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Midterms loom. Recruiting rages on. Winter cannot be far behind.

Having been away from Penn for the last two years, I naturally couldn’t wait to get back and live the good life. The grass on College Green had begun to feel mighty green indeed. There were so many things that I wanted to experience again — the intellectual stimulation, the social scene, the Chipotle. So over the last couple of weeks, books were read(ish), drinks drunk and spilled, Chipotle had an unhealthy number of times. Yet, I also remembered something that I had forgotten — or chosen to forget — while I was away: Penn is really, really hard.

As the excitement of a new school year begins to wind down, a lot of people are remembering or figuring out that Penn is tough on many levels. The saying that college means choosing two out of sleep, social life and grades is especially true at Penn, where both libraries and parties are often at full capacity regardless of the hour. People who considered themselves overachievers will suddenly find themselves faced with the prospect of mediocrity, some for the first time in their lives.

Even for those who succeed academically, the social pressures can be significant. Social status at Penn is centered around Greek life, and trying to break into this scene is a difficult and dejecting process. Students experience the growing pains of trying to manage relationships and building a network of people you can depend on.

So it’s hard. This fact has received more attention over the last few years, as several tragedies struck Penn, sparking a discussion about mental health and wellness at the school. At the center of this discussion was the idea of “Penn Face,” a term used to describe the tendency of Penn students to present themselves as put together and happy even when they’re stressed and struggling. This idea especially gained momentum after The New York Times covered the culture at Penn.

I want to warn against accepting Penn Face as a fundamental element of the debate surrounding the school’s culture. For one, there’s no evidence to suggest that it’s unique to Penn. Stanford students often speak of “Stanford duck syndrome,” used to compare a duck that appears to glide across the water effortlessly while paddling furiously under the surface.

Moreover, students across the country report higher levels of stress and lower levels of emotional well-being in recent years compared to past decades. So this is definitely not just a Penn thing. In a way, even claiming this toxic culture as a part of Penn is a sign of our collective insecurity. We identify this unhealthy phenomenon as something that makes us special.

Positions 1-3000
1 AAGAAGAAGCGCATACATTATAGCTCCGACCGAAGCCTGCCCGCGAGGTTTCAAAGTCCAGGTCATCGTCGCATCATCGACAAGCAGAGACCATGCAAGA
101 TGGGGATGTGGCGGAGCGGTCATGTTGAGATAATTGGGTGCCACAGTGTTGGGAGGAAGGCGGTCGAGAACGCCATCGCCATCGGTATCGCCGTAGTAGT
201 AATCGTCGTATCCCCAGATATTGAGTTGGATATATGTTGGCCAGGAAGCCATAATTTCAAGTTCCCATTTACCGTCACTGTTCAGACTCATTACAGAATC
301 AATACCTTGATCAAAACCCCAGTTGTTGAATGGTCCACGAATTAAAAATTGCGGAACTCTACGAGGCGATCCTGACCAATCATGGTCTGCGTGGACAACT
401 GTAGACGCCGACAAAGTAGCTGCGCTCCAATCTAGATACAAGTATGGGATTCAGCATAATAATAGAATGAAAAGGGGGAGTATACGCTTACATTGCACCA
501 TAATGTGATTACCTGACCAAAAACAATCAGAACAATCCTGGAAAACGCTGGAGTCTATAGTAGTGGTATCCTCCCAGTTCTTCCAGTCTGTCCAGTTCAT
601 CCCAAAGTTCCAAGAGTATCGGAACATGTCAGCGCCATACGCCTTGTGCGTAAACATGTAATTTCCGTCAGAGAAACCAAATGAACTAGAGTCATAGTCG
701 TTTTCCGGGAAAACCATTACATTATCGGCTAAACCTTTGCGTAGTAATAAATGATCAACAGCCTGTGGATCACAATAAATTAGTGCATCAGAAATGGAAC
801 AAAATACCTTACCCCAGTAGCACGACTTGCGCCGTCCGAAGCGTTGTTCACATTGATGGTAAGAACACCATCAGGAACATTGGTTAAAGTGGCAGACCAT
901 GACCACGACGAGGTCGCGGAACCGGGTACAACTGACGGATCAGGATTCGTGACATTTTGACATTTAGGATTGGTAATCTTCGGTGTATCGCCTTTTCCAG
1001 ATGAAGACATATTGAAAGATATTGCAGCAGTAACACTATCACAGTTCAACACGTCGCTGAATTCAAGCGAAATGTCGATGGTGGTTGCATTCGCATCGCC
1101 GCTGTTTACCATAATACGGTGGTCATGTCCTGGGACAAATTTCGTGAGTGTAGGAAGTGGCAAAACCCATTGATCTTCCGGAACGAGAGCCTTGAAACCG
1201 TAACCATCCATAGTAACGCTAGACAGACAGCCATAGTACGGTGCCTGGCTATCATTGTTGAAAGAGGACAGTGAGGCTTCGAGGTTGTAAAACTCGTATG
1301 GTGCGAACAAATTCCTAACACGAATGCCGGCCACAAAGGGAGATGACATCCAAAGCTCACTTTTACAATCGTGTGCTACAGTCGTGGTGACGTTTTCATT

Furthermore, I would say that this phenomenon is not applicable just to college students. T. S. Eliot famously declared in “Prufrock,” “There will be time, there will be time/To prepare a face to meet the faces that you meet.” Rarely do we ever find ourselves in an environment where it is the norm to fully express our emotions and thoughts. This is often for our own sakes as well as that of others, since we want to present the best versions of ourselves. It’s not just Penn that requires a mask; it’s life.

The danger in this line of thinking is that the solution lies mainly in baring our true selves. When you feel alone in your desperation and unhappiness to the point of self-harm, this might of course be true. But I want to point out that the mental health issue is much more complicated than just the dissonance between how you are perceived and who you actually are, and that there are other factors.

Perhaps it has to do with the systematic failure of Penn as an institution on the issue of wellness. Perhaps it has nothing to do with Penn at all. None or all of these things could be true, but they must all be considered before we accept the Penn Face as an answer to anything.

Ultimately, it’s important to keep in mind that Penn is worthwhile not despite but because of its difficulty. The amount of trust and respect afforded to us due to our affiliation with Penn is not just a testament to our intelligence and natural talent, but also our ability to endure and survive in such a competitive environment.

Those at the top of the mountain didn’t fall there. They climbed. And one must assume that before their ascent, when they gazed upwards at the unknowable peak, they had on their face an expression that that refused to betray fear or uncertainty.

JAMES LEE is a College junior from Seoul, South Korea studying English and Politics, Philosophy, and Economics. His email address is “The Conversation” usually appears every other Monday.

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